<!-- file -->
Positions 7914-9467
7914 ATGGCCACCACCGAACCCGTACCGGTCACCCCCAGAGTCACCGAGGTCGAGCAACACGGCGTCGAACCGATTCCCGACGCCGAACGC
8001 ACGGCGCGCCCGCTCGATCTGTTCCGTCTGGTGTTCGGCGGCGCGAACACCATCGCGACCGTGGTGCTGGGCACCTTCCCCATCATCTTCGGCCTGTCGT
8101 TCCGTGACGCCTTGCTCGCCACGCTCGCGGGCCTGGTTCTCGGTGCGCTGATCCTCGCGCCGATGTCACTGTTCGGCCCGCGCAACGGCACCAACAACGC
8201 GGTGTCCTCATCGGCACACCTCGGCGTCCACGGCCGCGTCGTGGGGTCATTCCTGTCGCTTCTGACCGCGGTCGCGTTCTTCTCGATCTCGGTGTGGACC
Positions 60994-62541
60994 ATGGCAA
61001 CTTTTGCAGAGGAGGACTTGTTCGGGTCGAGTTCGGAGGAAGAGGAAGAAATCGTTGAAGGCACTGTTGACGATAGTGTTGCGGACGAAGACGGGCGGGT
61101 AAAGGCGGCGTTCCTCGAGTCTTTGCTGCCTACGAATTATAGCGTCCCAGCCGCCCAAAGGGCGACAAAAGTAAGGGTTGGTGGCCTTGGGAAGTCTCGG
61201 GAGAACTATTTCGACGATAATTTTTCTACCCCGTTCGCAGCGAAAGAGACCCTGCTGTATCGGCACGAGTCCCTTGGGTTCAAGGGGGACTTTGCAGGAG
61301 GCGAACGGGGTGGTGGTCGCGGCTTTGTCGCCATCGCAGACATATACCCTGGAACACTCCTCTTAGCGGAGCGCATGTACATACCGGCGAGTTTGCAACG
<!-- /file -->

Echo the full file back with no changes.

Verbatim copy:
Positions 7914-9467
7914 ATGGCCACCACCGAACCCGTACCGGTCACCCCCAGAGTCACCGAGGTCGAGCAACACGGCGTCGAACCGATTCCCGACGCCGAACGC
8001 ACGGCGCGCCCGCTCGATCTGTTCCGTCTGGTGTTCGGCGGCGCGAACACCATCGCGACCGTGGTGCTGGGCACCTTCCCCATCATCTTCGGCCTGTCGT
8101 TCCGTGACGCCTTGCTCGCCACGCTCGCGGGCCTGGTTCTCGGTGCGCTGATCCTCGCGCCGATGTCACTGTTCGGCCCGCGCAACGGCACCAACAACGC
8201 GGTGTCCTCATCGGCACACCTCGGCGTCCACGGCCGCGTCGTGGGGTCATTCCTGTCGCTTCTGACCGCGGTCGCGTTCTTCTCGATCTCGGTGTGGACC
Positions 60994-62541
60994 ATGGCAA
61001 CTTTTGCAGAGGAGGACTTGTTCGGGTCGAGTTCGGAGGAAGAGGAAGAAATCGTTGAAGGCACTGTTGACGATAGTGTTGCGGACGAAGACGGGCGGGT
61101 AAAGGCGGCGTTCCTCGAGTCTTTGCTGCCTACGAATTATAGCGTCCCAGCCGCCCAAAGGGCGACAAAAGTAAGGGTTGGTGGCCTTGGGAAGTCTCGG
61201 GAGAACTATTTCGACGATAATTTTTCTACCCCGTTCGCAGCGAAAGAGACCCTGCTGTATCGGCACGAGTCCCTTGGGTTCAAGGGGGACTTTGCAGGAG
61301 GCGAACGGGGTGGTGGTCGCGGCTTTGTCGCCATCGCAGACATATACCCTGGAACACTCCTCTTAGCGGAGCGCATGTACATACCGGCGAGTTTGCAACG